The Ministry of Women and Child Development (WCD) will soon involve the Panchayati Raj system to tackle neglect, exploitation and mental health concerns of children in villages with the help of local leaders and grassroots workers.
The pilot project will be first rolled out in Telangana and Odisha, and will then be expanded to 118 aspirational districts. This integration of child protection and mental health at the community level through the Panchayati Raj institutions is the brainchild of the WCD Minister Smriti Zubin Irani.
“The Panchayat programme is likely to begin in the states of Telangana and Odisha. There are talks with several other states in the country as well to pilot the programme,” said Dr Shekhar Seshadri, an expert adolescent and child psychiatrist at NIMHANS, Bangalore.
The project is being undertaken by SAMVAD (Support, Advocacy and Mental health interventions for children in Vulnerable circumstances And Distress), which is a national initiative and integrated resource for child protection, mental health and psychosocial care established by the ministry.
This idea envisions safety and wellbeing for children in India through standardised training, capacity building initiatives and campaigns while leveraging digital technology supporting efforts towards building a digital India.
Launched in June 2020 SAMVAD, is located in the National Institute of Mental Health and Neuro Sciences (NIMHANS), Bangalore. One of the mandates of SAMVAD is to work with Panchayati Raj systems and integrate them with child protection schemes and mental health efforts in aspirational districts across the country to facilitate awareness generation and improve service delivery at the grassroot level.
Aspirational districts will be identified in the finalised states and panchayat members will be trained to identify issues like child neglect, abuse, and exploitation not only at home but outside too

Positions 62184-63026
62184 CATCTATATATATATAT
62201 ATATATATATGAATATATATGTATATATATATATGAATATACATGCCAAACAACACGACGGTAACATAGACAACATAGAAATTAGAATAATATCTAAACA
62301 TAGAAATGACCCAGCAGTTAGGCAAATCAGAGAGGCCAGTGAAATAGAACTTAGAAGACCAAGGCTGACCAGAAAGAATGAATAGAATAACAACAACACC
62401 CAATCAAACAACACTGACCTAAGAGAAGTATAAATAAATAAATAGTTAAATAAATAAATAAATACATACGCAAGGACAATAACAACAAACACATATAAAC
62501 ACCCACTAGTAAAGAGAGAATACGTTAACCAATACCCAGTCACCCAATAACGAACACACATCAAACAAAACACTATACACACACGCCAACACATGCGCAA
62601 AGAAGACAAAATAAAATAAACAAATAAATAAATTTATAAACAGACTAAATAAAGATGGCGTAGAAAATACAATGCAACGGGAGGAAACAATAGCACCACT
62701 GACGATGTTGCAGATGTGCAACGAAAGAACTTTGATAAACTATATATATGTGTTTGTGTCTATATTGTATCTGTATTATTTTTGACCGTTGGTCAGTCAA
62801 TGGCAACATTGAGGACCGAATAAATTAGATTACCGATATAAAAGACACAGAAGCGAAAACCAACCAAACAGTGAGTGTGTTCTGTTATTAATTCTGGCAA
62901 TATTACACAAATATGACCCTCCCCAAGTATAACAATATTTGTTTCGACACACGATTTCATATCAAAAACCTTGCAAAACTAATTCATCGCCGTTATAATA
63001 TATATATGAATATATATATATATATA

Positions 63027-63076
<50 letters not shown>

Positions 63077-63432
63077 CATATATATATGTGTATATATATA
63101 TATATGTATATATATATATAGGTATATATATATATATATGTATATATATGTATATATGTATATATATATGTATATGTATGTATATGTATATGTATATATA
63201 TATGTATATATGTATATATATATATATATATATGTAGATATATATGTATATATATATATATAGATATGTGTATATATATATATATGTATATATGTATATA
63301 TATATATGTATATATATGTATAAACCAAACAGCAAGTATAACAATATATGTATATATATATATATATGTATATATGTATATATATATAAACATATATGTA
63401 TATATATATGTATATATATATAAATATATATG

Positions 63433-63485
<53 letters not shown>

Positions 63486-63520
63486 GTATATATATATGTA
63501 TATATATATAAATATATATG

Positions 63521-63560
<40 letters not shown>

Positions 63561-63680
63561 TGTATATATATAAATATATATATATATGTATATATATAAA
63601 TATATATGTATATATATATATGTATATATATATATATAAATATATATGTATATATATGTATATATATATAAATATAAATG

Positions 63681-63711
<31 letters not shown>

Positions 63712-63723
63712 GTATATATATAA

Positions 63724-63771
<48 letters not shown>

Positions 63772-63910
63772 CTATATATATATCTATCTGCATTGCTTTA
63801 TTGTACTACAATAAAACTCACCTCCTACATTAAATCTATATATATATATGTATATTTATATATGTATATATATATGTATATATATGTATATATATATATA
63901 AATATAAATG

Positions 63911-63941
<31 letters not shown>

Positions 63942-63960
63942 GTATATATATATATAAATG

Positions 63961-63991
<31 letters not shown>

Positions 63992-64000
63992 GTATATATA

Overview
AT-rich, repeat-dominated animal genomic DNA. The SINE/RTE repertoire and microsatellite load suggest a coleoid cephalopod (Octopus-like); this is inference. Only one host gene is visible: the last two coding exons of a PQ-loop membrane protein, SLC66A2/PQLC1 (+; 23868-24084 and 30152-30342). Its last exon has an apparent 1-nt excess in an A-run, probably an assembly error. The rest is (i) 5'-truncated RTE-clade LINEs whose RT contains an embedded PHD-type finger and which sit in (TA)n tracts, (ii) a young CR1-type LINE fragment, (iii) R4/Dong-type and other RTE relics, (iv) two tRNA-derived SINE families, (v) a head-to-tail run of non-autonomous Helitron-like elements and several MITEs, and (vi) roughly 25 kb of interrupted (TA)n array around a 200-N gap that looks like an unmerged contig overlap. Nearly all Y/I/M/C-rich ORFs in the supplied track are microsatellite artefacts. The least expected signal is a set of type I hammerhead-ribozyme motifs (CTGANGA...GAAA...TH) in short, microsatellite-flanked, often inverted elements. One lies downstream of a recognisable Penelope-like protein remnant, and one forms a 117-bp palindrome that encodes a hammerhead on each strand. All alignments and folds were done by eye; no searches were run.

“The learning we will get after working in these states would help us further fine-tune the programme. And then we will scale it up in other districts,” said Seshadri.
Under this project, they will not only work with district magistrates but also sensitise and create awareness among the Panchayati raj representatives, primary health care doctors, Asha and Anganwadi workers, teachers, and the sarpanch too. For this, capacity-building exercises will be undertaken among these various grassroots functionaries.
“Just being sensitive to the child-related issues or identifying and recognising the child’s problem is not enough. These functionaries have to respond to a given situation too.”After they identify that a child is undergoing abuse, exploitation or even mental health issues, they will be trained to also respond to the given situation.
“We will be providing them information on what kind of schemes or actions they can take so they as a community can respond immediately. The training will help them respond, refer and alert the authorities in time so that the child is protected from further abuse, neglect and exploitation,” Seshadri added.
This will also help protect the child from being trafficked or forced to work as child labour in other states. The aim is to enhance child and adolescent psychosocial well-being, particularly of children in difficult circumstances, by promoting integrated approaches to mental health and protection, he said.